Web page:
Five Myths About Wills and Probate

Most of us don’t know a lot about the law of wills, trusts, or probate–after all, they’re topics none of us really want to deal with. But we should all know the basics, and we should know enough to recognize common myths when we run across them. Here are a few misconceptions that keep coming around.

  1. If someone dies without a will, the state gets everything. There are lots of reasons to write a will but worrying about the state snatching your family’s inheritance is not one of them. If you die without a valid will (the legal term for this is dying “intestate”), then state law kicks in. Generally, your spouse and children are first in line to inherit. The rules vary from state to state, however; in some states, a surviving spouse and minor children share the deceased parent’s assets. So, do assets ever go to the state? Yes, but only when no relatives can be found. Tip: Write your will! Even if the state won’t get your money, you still want to decide who does—so don’t leave that decision up to state law. Making a will is easy, and it doesn’t cost a lot.
  2. It takes years to probate an estate. Most estates don’t take years and years to resolve. Usually, the only delay is the period, mandated by state law, that gives creditors time to file claims. The length of the creditors’ claim window varies from state to state; it usually starts when notice of the probate proceeding is published in the local paper and runs from three or four months on the short end to a year on the long end.
  3. The cost of probate will eat up all of the estate assets. There are a lot of scary stories out there about how much probate costs. If you believe the worst of them, you might think that your family won’t get a thing once the lawyer fees and court costs are paid. Fortunately, that’s just not true. Many estates don’t even require probate proceedings. Tip: If you live in a state where attorneys can charge extra-high fees, make sure your executor knows that those fees aren’t mandatory. The executor should find a lawyer who will charge a reasonable flat fee or hourly rate.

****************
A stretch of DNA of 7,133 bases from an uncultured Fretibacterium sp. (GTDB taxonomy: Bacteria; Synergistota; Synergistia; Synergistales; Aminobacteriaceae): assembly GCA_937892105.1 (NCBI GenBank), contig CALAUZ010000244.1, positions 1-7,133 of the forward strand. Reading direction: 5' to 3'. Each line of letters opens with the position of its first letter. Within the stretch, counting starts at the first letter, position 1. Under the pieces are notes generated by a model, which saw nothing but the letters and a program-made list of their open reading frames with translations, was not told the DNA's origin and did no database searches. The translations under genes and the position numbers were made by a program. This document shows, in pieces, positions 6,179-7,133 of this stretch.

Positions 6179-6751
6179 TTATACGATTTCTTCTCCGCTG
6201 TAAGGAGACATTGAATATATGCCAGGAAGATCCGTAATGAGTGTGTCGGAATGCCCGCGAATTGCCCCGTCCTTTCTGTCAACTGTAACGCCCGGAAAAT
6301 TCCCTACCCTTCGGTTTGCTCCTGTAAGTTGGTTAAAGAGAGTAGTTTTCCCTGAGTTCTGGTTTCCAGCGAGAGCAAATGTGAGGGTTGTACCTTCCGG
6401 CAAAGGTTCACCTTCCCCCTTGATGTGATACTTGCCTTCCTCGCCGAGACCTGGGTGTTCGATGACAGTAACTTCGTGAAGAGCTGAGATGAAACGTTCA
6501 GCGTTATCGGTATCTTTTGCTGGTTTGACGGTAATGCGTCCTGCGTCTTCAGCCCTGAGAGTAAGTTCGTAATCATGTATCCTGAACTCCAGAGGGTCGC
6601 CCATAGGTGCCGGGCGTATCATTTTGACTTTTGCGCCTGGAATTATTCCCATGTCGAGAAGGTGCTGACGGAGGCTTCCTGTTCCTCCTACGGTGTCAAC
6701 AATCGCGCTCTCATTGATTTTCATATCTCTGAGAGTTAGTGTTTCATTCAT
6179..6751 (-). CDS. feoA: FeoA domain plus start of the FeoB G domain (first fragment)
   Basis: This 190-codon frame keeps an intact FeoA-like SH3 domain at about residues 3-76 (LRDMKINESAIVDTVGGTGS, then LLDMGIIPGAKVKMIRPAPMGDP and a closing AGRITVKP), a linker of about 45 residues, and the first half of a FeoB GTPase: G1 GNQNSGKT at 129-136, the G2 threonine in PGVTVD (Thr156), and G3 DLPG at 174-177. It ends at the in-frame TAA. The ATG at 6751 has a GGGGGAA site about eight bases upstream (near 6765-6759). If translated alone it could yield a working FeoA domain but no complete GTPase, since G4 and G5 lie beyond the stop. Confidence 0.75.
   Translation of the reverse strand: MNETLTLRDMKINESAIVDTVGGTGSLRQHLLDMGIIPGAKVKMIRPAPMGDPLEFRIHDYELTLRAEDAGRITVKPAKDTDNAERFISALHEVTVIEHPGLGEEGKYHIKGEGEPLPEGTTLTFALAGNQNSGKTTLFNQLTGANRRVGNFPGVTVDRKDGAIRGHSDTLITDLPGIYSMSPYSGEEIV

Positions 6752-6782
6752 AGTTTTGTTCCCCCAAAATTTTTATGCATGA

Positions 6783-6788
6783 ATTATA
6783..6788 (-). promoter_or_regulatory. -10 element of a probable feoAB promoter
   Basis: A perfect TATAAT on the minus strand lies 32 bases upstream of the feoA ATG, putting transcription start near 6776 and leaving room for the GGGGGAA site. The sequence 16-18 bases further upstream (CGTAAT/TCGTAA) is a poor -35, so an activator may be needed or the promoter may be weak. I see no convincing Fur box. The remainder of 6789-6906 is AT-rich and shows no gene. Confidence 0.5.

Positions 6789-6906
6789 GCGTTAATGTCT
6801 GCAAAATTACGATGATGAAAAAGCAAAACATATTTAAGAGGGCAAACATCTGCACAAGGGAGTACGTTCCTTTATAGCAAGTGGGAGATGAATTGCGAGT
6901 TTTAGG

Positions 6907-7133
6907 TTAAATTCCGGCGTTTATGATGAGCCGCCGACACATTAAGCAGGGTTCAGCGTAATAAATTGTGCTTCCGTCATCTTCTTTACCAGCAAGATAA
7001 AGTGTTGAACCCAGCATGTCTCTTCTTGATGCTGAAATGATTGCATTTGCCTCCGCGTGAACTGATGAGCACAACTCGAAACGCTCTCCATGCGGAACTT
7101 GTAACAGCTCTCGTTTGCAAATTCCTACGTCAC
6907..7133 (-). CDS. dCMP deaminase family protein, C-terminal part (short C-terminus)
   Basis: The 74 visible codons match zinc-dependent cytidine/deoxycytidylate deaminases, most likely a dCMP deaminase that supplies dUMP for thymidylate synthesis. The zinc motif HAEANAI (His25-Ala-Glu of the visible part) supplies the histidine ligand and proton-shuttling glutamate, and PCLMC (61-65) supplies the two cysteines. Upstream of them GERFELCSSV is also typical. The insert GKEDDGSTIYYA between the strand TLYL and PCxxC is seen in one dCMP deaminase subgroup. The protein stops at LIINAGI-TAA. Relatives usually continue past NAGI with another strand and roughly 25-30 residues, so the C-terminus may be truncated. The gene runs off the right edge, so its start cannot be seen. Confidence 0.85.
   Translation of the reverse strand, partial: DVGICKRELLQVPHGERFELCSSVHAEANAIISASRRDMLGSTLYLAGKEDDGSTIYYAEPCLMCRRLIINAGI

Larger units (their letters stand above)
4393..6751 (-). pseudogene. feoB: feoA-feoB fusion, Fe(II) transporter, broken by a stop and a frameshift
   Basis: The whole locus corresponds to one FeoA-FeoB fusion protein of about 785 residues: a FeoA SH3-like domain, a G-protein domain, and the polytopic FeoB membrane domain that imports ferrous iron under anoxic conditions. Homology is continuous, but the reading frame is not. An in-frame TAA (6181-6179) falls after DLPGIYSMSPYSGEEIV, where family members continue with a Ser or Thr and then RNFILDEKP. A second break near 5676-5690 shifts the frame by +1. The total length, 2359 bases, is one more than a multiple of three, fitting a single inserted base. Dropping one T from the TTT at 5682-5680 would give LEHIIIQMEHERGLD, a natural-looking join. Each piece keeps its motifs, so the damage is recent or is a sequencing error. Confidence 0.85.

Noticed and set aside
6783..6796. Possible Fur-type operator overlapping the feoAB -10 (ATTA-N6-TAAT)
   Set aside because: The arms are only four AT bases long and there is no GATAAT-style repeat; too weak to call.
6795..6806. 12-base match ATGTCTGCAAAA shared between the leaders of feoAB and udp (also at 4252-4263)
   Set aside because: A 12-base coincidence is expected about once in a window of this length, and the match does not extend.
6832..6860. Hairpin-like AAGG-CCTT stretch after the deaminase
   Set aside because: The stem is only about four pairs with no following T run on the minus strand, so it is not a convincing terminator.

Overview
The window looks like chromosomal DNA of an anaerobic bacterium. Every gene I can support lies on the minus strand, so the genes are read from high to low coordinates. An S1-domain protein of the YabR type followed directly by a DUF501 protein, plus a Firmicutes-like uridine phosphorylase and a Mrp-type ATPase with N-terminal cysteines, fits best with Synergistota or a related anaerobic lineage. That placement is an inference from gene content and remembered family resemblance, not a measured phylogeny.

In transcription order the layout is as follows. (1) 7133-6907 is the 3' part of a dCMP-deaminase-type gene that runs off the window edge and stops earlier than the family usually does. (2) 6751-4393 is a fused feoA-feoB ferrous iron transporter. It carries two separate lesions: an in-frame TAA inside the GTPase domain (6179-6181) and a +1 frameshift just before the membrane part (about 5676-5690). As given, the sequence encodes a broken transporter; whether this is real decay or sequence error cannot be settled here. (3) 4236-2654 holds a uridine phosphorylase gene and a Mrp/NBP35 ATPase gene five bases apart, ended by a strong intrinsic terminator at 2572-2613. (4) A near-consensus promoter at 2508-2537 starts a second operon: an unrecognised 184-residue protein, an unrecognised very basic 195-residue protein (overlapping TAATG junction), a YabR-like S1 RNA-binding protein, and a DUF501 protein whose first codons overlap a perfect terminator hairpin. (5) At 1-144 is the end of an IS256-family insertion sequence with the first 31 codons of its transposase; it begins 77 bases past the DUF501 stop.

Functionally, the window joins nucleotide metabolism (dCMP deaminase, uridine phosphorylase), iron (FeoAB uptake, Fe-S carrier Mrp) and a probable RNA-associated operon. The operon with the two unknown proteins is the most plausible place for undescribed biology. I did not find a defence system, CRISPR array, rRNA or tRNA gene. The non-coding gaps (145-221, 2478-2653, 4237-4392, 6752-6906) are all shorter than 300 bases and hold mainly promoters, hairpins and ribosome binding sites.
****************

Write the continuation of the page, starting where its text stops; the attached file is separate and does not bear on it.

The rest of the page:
4. I don’t have to leave anything to my spouse. Some couples decide not to leave each other a significant amount of assets. Especially if each one owns some assets independently, they may agree that each will leave most assets to his or her children from a previous marriage, or to a charity. Many couples in second marriages, especially if they married later in life, are primarily concerned with providing for children from a previous relationship. Tip: If you and your spouse don’t want to leave property to each other in your wills, go to a lawyer and discuss your plans. You’ll want to sign waivers, giving up your right to take against the will.
  5. The oldest child is entitled to be the executor of the parent’s estate. Just because they are the oldest, doesn’t mean they carry any weight when it comes to serving as the executor (personal representative) of a deceased parent’s estate. If the deceased person named an executor in his or her will, the court will appoint that person unless there’s a very good reason not to. (Reasons include a felony conviction or a disability that makes it impossible to do the job.) If there isn’t a will or the person named as executor in the will cannot or does not want to serve, then the court will appoint someone.

At the credit union, we care about your financial future and from a financial perspective, wills are important because they put you in control and keep your possessions where you want them.

Until Next Time,
Chelsea Springli

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